At the main road the kids from The Blue School were whooping and hollering and it was clearly shaping to a mega event. We walked the back roads into town to do our shopping. Quarter to eleven in the town centre, surrounded by a dense throng, we were treated to: insane young people careering the flame-route on quad bikes; self-important police bikes with their blues-and-twos (there was booing); and a succession of sponsor coaches trapped by the crowds: then it all went quiet. Ten minutes passed and I snapped Clare (below) losing the will to live.
When will my flame come?We started to make our way home but as we walked up Sadler Street we met the elusive flame coming the other way. How the crowds loved it!
The torch arrivesAnd then there was silence and we all became festival goers on the way home.
But our day was far from ended. Minutes later we were en-route to Burnham-on-Sea for our first picnic of the year. If it had been ten degrees hotter and the bitter wind from the sea had let up it would have been truly idyllic!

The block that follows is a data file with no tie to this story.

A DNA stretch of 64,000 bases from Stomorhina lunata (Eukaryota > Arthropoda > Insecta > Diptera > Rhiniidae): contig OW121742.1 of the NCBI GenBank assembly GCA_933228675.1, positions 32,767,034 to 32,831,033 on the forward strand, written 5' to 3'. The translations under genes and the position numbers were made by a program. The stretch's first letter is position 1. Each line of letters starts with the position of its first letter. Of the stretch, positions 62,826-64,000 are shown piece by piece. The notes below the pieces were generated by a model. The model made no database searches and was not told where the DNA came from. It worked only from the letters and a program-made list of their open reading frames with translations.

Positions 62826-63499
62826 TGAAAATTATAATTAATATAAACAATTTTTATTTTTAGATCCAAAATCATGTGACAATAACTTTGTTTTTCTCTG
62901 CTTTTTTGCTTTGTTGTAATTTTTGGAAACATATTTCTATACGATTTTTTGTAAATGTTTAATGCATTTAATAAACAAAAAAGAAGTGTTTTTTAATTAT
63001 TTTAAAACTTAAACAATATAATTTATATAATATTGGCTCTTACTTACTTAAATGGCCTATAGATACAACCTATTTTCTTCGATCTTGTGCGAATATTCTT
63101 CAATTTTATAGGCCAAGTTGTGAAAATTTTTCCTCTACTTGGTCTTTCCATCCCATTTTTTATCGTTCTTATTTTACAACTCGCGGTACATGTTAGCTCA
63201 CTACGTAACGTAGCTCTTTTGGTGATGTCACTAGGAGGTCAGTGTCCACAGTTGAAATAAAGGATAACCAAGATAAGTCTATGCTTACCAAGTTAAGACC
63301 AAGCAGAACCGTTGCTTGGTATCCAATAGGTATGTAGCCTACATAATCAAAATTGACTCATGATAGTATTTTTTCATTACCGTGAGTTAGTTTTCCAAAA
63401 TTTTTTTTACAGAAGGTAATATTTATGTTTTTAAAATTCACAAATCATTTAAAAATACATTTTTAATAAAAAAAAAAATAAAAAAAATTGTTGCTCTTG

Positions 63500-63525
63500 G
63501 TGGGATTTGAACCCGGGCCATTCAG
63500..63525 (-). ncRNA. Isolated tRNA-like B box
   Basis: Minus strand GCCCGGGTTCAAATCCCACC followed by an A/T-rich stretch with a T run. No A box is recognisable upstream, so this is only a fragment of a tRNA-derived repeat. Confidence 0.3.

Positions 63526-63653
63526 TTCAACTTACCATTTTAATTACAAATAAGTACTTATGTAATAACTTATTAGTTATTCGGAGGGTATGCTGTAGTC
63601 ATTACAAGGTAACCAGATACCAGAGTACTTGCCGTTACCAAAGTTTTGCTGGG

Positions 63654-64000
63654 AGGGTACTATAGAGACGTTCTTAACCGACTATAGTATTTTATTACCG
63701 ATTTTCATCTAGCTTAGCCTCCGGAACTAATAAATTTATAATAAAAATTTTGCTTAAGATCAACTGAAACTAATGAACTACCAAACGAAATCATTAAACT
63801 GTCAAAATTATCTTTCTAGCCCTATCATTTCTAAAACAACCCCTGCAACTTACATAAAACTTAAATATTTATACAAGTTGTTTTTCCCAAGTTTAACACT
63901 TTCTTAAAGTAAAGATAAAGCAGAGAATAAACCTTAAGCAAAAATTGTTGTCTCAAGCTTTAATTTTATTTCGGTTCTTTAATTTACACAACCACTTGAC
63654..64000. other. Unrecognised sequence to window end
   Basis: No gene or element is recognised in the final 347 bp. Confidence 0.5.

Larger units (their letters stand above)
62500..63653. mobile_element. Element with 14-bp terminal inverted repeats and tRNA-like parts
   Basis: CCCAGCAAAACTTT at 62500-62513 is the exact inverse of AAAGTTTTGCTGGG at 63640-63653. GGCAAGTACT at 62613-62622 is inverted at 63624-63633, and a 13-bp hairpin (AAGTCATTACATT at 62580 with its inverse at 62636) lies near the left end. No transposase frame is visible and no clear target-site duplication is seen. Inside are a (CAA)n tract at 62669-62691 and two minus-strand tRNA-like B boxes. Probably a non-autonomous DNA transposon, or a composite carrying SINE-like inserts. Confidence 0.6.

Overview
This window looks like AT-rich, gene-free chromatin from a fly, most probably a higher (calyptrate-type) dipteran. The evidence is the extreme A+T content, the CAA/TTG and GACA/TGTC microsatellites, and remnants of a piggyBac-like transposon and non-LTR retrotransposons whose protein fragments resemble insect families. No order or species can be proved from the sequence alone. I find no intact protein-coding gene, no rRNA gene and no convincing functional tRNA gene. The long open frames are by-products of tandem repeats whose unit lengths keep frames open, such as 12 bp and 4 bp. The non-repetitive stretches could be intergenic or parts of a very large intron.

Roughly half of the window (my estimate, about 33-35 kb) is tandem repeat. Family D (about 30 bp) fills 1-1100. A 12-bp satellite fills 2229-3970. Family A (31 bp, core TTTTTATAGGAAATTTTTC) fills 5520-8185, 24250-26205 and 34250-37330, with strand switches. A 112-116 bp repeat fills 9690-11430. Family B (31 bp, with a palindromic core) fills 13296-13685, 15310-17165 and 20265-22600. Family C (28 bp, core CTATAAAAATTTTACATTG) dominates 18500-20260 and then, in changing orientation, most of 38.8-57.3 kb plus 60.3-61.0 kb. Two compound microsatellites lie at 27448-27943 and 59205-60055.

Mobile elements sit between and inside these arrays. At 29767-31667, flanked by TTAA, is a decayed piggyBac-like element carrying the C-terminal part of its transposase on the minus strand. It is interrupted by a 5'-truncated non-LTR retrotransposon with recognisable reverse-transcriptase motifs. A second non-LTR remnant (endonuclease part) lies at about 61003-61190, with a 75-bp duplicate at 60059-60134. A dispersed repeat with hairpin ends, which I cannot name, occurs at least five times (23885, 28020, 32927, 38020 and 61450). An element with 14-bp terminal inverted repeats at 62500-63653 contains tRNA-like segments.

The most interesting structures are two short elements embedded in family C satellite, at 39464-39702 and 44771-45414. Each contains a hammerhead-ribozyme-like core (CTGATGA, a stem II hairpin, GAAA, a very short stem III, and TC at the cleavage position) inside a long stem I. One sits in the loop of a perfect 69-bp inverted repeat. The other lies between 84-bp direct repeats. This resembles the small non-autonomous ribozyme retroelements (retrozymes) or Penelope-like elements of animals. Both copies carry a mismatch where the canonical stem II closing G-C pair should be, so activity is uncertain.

A Picnic at Burnham-on-Sea
The author poses in front of our nuclear power stationHinkley Point B is visible along the coast from Burnham - the arrow indicates the dull breeze-block which is the rapidly obsolescing fission machine.
I cheered Clare up by imagining a critical accident: the actinic flash, the EM and neutron pulse, the spherical shockfront then the ascending mushroom cloud, turning ashen gray as it blew towards us. All of this assumes, of course, that EDF have a secret weapons facility in the basement.